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Graham Long

Graham Long

Program: Mechanical Engineering Technology
Class of: 2004

Engineer, Mechanic, Vintage Race Car Driver and World Sailor Define Alumnus

By Mary Ann Kiczek

Graham Long’s passion for vintage race cars and vintage street cars dates back to 2000, when he accepted an apprenticeship at a vintage race-car shop in Califon. While attending County College of Morris (CCM), where he earned his AAS in Mechanical Engineering Technology (MET) in 2004, and later New Jersey Institute of Technology from which he earned a bachelor’s and master’s degree, he continued to work at the shop, honing his skills on the GTP (grand touring prototype), Formula Ford, Formula Junior and Indy cars the shop maintained. Long’s work at the time was focused on preparing the cars for racing, on the rebuilding and restoration of cars, and on the fabrication of new parts.
 
In 2008, Long ventured into self-employment, and he was given the opportunity to maintain a collection of eight vintage formula and sports cars. This group included several of his favorites, namely two Lotus 18s (circa 1960), two Lotus 22’s (1965-66), and a Cooper T-67 (1965) formula car. Around the same time, he completed driving school, earned his racing license, and using a friend’s car, set out to race alongside his customers.
 
Long now runs his business GLEAM (Graham Long Engineering and Mechanical), out of a new facility built for him in Clifton, where he maintains vintage formula race cars. Graham’s highly specialized equipment allows him to fabricate, machine, weld, restore and repair anything found on these cars.
 
While Long’s primary passion may be cars, he’s an avid sailor as well, an interest he developed as a teen attending Boy Scout camp in the Adirondacks. In 2000, after listening with great interest to the tales of his uncle and cousin who circumnavigated the world, Long got hooked on the idea of experiencing the open seas. In addition to building his business, Long has his sights set on an ultimate goal of circumnavigating the globe.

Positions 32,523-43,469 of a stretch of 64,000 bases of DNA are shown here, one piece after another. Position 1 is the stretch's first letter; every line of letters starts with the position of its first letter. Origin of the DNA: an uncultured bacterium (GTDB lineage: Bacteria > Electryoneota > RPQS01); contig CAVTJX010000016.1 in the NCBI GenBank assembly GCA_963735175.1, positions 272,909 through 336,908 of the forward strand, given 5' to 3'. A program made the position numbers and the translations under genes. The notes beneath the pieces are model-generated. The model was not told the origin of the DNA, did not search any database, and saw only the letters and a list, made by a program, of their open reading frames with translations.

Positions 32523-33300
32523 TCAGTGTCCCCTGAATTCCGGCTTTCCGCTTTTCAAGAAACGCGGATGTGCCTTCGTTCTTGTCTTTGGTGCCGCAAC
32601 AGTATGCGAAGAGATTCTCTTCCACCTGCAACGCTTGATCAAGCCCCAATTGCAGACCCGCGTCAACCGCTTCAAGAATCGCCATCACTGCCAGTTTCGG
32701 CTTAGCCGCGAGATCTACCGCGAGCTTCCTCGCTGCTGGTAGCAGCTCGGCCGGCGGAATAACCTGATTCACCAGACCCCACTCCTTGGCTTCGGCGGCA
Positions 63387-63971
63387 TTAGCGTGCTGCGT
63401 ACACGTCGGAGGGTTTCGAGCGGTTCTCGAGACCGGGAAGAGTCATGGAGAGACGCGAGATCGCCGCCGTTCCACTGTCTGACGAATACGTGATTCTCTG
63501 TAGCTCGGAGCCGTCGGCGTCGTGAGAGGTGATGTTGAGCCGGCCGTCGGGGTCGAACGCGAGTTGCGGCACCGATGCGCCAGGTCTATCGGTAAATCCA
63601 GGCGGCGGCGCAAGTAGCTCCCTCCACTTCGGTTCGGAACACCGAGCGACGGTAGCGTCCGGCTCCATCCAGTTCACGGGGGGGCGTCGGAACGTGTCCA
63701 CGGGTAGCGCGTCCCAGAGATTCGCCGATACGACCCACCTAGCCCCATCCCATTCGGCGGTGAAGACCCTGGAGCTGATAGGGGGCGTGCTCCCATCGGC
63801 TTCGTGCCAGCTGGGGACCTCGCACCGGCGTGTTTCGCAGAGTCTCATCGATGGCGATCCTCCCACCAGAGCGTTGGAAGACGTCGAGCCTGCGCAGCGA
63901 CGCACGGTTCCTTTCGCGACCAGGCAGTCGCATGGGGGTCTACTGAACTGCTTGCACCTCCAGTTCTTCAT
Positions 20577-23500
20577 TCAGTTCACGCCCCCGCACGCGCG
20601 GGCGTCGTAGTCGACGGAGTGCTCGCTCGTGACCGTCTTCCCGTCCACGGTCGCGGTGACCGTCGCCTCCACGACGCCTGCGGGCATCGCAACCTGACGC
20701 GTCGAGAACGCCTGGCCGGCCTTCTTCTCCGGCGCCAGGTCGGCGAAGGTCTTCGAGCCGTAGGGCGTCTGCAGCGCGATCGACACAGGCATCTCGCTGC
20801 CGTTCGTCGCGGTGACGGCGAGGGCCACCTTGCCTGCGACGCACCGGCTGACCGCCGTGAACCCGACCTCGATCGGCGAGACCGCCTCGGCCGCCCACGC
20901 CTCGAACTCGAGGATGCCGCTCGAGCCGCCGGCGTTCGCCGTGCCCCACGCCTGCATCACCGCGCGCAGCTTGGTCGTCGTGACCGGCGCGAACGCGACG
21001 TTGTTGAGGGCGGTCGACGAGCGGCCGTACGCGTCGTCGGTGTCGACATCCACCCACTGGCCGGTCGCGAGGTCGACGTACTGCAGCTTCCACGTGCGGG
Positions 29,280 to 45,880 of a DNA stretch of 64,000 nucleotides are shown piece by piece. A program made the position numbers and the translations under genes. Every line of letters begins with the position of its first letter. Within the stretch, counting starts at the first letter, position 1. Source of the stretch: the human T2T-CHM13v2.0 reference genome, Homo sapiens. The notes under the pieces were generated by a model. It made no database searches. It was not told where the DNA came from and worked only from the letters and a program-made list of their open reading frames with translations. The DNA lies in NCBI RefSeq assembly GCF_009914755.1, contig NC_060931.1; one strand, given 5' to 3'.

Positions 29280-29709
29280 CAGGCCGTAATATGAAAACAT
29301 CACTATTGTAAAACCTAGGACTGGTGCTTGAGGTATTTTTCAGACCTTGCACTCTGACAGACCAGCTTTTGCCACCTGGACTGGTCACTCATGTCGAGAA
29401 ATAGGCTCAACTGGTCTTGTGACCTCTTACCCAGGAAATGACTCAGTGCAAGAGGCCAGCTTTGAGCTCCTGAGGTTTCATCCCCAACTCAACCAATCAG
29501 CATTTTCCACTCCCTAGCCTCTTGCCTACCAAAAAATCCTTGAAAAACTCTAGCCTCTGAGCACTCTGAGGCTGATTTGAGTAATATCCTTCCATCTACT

Long began his schooling at a four-year university, but following his first year there, he elected to take a summer course at CCM, and met a student who introduced him to the MET program and gave him a tour of some of the facilities. “One of the stops was the machine shop, and that’s when I decided that CCM was where I wanted to continue my education,” he said.
 
During his first semester in the program, two of his courses were taught by Professor Nial McCabe, who Long described as being motivated and clearly interested in the material he was teaching. Long and McCabe began sharing stories and discussing mutual interests. “I told him that I was apprenticing at a vintage race shop, and he shared that he was a vintage racer. Because of this common link, we regularly updated one another on our projects and where we were racing. I knew it was only a matter of time until we ran into each other at a race,” Long said.
 
The eventual rendezvous took place at Pittsburgh International Race Complex in Wampum, PA.
 
“Nial had joined one of the race clubs that my customers and I belong to,” Long said. “Now I thoroughly enjoy seeing Nial multiple times a year at race events, where we catch up on what’s new in our lives. Our adventures at the track are about to begin again this year, and I look forward to seeing Nial there.”